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Critic's Notebook: The music of Greek composer Iannis Xenakis is cold and stern — and so hip

Nine years after his death, he is being treated like a rock star. An exhibition at MOCA Pacific Design Center and a concert at Los Angeles State Historic Park help pay tribute to the esoteric composer.

November 10, 2010|By Mark Swed, Los Angeles Times Music Critic

Last winter the work of avant-garde Greek composer Iannis Xenakis bled out of the concert hall and into the Drawing Center in New York. That lovely, learned show, "Iannis Xenakis: Composer, Architect, Visionary," opened at MOCA Pacific Design Center over the weekend. And this is the only time I'll use the word "lovely" in relation to a formidable but, of late, bizarrely fashionable composer.

In New York, the late composer (1922-2001) has become a new music rock star — so says the FM classical music station WQXR. Thus it was that in Central Park last summer six percussionists floating on the Boating Lake banged out Xenakis' almost frighteningly peculiar but rocking "Persephassa." His ultra-complex string quartets are played in downtown jazz clubs to eager young audiences.

Now the Xenakis express has headed west. In conjunction with the MOCA opening, a version of "Polytope de Persépolis," an arrestingly powerful electronic music and multimedia spectacle designed for a festival at the historic site in Iran in 1971, was partially re-created at the Los Angeles State Historic Park at sundown Saturday. It attracted a cadre of art world hipsters as well as the electronica devotees who hang out around the expansive Xenakis bins at Amoeba Music.

Sunday at sunset, CalArts staged the West Coast premiere of Xenakis' only opera, "Oresteia," at the campus' new outdoor theater, the Wild Beast. Like "Persépolis," the daunting work was presented free to the public. Despite a cool, windy day that threatened rain, picnickers and even some families flocked to Valencia.

Wild Beast, indeed. Xenakis' music is so overwhelmingly odd that it is nearly indescribable and also pretty much unintelligible. I'd be happy to take suggestions for a major composer in the history of Western music who is more esoteric.

To fully figure out a Xenakis score, a working knowledge of calculus, the physical sciences and architecture are necessary. It doesn't hurt to know two dead languages: ancient Greek and FORTRAN, that of computer programming.

The musical requirements include the chops to subdivide rhythms into complex fractions and pitches into microtones. Be sure to bone up on classical Greek scales and culture.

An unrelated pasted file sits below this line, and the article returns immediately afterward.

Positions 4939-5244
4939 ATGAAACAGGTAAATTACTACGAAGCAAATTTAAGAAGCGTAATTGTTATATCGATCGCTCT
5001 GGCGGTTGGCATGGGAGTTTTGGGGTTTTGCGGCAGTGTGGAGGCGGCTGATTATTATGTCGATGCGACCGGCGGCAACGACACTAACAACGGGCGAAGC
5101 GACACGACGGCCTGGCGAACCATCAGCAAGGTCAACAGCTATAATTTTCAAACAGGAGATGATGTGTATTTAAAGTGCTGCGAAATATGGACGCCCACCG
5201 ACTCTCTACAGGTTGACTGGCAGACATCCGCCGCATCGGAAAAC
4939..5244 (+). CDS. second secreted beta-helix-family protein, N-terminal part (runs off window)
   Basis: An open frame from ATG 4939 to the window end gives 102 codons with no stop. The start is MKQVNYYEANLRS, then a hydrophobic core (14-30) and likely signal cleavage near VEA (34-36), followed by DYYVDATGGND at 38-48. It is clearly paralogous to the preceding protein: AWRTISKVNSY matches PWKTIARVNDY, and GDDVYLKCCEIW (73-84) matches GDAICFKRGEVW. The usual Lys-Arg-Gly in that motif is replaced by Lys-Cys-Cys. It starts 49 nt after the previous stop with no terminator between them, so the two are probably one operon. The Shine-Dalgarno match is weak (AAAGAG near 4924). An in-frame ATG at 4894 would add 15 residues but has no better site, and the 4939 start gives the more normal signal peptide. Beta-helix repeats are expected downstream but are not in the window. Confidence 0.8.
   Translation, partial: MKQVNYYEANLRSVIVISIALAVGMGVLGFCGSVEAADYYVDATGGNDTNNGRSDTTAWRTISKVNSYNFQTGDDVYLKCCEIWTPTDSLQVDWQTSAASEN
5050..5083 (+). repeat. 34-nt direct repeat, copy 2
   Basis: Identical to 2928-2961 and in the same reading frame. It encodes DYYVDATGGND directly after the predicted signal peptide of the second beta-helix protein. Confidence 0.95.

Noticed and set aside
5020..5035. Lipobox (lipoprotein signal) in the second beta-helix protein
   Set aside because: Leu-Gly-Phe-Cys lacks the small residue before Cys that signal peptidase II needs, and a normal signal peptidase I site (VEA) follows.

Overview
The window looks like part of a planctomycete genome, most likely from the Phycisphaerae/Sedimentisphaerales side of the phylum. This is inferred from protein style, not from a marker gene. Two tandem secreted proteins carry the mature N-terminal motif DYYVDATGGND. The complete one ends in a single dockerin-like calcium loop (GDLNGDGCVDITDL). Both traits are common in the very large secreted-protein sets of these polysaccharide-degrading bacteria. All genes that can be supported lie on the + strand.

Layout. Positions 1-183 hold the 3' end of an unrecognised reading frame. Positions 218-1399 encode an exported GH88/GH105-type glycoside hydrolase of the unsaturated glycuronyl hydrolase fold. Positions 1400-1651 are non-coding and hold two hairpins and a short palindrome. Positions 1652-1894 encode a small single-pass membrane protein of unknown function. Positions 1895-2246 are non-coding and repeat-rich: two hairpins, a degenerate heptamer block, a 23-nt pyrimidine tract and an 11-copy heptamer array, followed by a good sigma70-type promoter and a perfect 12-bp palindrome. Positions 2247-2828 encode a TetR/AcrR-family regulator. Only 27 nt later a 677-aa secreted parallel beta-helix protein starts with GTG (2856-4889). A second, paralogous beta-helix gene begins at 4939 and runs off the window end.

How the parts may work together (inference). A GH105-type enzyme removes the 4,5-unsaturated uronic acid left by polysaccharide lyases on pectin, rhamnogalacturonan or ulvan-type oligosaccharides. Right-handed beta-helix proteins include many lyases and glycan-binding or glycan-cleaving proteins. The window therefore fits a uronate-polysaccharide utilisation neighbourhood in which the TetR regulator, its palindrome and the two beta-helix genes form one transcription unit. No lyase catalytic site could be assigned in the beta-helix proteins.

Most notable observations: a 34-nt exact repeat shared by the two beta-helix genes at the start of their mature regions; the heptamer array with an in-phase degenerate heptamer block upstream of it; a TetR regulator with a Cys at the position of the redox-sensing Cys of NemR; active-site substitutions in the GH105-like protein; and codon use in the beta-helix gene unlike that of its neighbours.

Finally, if you're not tough, forget it. Ugly sounds are as valuable as beautiful ones in the Xenakis universe. Angry dissonances threaten. Loud means loud. Silences can be even scarier. Luddites, lightweights, wimps and most of all sentimentalists stay home.

So how is it that a composer with so steely an intellect and so little sentiment, one who wrote music of such shockingly cold, hard power, has captured the modern imagination?

The fact is that Xenakis was a romantic revolutionary who comes as close to being an avant-garde superhero as we are ever likely to get. An outsider all his life, Xenakis was born in Romania to refugee Greek parents. He studied math and engineering in Greece and came to music late. A dashing figure, he was a member of the Greek resistance during World War II who lost half of his face when a bomb exploded next to him. As a communist in the Greek civil war that followed, he barely escaped a death sentence and lived as an exile with a price on his head in Paris, unable for many years to return to Greece.

He studied with Olivier Messiaen in the classes with Pierre Boulez and Karlheinz Stockhausen (with whom he ultimately feuded), but also worked a day job in the atelier of the architect Le Corbusier (with whom he also ultimately feuded). "Xenakis is not radically new but radically other," Messiaen said.

But what the MOCA show demonstrates is how beautifully Xenakis combined his many sides in his art. Mathematical calculations morphed into extraordinary graphical and architectural structures that could then be translated into music. Every stage is of great visual and intellectual and, in the musical conclusion, aural interest.

Xenakis liked to make outlandish statements and once told me that musicians and not scientists should have discovered the Second Law of Thermodynamics. A noted chemist and fine cellist also told me that assertion was complete bunk. But the rigor of science and structure was obviously Xenakis' way of coping with a ruthless existence.

"Persépolis" is a mix science and sound. I objected to the high volume of Saturday's rendering, although the crew controlling everything from their laptops defended what they did as realizing Xenakis' intentions with the latest technology. I spent much of the hour listening from afar, where I heard a wash of thick, interesting, living frequencies but was not pummeled by them. Bursts of fire and revolving spots were part of the show, the promised lasers were not. The equipment didn't work.

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